In the Help Center, on the far right, there is a statement about New Profile Connections and a link to where you can Learn more about the new Community Pages and profile connections.

When you click on that link to learn more, here is where all the information I should have received upon login was hiding:

And of course, you can click on each topic to expand it, and there is the information about how this will affect the content on your profile.

Lots of people use Facebook. But not everyone is tech-savvy. There are moms and dads on Facebook, young people who are not tech-smart, teachers, doctors, and just plain old people who care about their privacy now and then. Even folks who are tech-savvy shouldn’t have to hunt around for updated privacy information.

So come on, Facebook. When you make changes that influence privacy, the very first pop-up we see when we sign into your site shouldn’t be a link asking us to Convert our Pages to Interests. It should be a link to how the action you’re asking us to respond to right now is going to affect our privacy.

Some further changes to Facebook?

There’s a Wall posting that’s been forwarded by folks saying:

FACEBOOK is at it again…violating your personal information: As of today, there is a new privacy setting called “Instant Personalization” that shares data with non-facebook websites and it is automatically set to “Allow.” Go to Account > Privacy Settings > Applications and Websites and uncheck “Allow,” then confirm that you’re opting out. Please repost.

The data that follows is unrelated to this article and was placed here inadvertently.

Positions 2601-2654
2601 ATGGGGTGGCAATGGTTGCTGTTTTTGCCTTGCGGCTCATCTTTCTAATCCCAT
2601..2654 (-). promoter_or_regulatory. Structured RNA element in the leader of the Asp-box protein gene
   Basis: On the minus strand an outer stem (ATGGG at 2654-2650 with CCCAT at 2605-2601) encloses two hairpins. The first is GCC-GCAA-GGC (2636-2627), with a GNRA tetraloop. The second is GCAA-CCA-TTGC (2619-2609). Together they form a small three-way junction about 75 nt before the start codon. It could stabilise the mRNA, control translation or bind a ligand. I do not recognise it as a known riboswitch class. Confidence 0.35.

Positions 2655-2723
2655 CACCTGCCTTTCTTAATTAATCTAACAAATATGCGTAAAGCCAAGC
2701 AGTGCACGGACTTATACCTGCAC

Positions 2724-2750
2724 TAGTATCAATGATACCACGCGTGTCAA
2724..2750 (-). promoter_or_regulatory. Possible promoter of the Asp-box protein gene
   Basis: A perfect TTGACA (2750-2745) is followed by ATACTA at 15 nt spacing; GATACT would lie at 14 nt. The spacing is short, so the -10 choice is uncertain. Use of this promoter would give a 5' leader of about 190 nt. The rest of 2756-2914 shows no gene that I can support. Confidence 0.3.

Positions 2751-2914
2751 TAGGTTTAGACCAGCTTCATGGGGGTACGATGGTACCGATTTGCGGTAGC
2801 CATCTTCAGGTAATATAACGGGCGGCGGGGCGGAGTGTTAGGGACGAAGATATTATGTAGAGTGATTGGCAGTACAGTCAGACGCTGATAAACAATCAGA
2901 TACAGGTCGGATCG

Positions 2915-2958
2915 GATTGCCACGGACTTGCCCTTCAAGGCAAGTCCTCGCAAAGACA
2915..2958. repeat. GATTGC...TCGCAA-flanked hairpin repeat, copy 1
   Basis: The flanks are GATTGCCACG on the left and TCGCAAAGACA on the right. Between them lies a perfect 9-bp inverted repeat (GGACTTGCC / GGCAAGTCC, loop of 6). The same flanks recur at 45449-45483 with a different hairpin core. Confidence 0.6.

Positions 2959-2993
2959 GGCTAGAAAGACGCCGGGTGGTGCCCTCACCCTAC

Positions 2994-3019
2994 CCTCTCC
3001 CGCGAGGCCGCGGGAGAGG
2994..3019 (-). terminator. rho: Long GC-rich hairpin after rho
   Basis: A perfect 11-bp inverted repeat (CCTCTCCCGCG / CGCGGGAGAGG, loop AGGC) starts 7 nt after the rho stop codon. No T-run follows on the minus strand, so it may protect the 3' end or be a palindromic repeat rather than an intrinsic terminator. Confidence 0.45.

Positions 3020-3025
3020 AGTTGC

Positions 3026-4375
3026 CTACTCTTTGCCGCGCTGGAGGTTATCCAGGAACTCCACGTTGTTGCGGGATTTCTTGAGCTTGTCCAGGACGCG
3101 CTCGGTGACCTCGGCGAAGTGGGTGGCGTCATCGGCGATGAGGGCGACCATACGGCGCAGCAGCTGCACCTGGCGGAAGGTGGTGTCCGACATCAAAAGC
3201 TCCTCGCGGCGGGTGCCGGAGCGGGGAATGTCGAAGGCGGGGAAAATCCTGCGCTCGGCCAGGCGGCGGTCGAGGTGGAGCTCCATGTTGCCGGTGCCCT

I followed this path, and sure enough, here is what I saw:

When I clicked on “Allow” to deselect it, here’s the message I saw:

More information about how I may be depriving myself of a “richer” Facebook experience and the disclaimer that even opting out will not prevent my friends from sharing this information with others. Again, how come I had to be notified about this by my friends, Facebook, and not the service itself? Shady.

If you’re a mental health professional trying to keep a low profile on Facebook, you might consider emptying your profile of information you don’t want to share with people you are not directly connected to. Or, you may wish to also remove Pages/Interests from your profile to reduce the likelihood of being connected to others. A new option is becoming available which allows you to hide this information on your actual profile–again something I discovered through active searching but not made clear to me at any point during login.

A number of folks are talking about committing Facebook suicide. As we enter a new world in which our privacy is compromised without our notification, I can see the appeal.

Update, April 23

Kurt Opsahl at the Electronic Frontier Foundation also offers some detailed information on How to Opt Out of Facebook’s Instant Personalization.

One last note from me. A lot of folks recommend that you choose “Only Friends,” for many of your privacy settings. As I say to my colleagues, when it comes to Social Media, I am equal mixes of conservative, paranoid, yet adventurous. The paranoid part of me would like to recommend that you click on “Custom” for many of these settings and choose “Only Me,” for many of these settings if you really want to limit what folks can see on your profile. Why not? If they are really your friends, they know this stuff about you anyway, right?

One Response to “Facebook Does it Again: More Privacy Changes Without Adequate Notification to Users”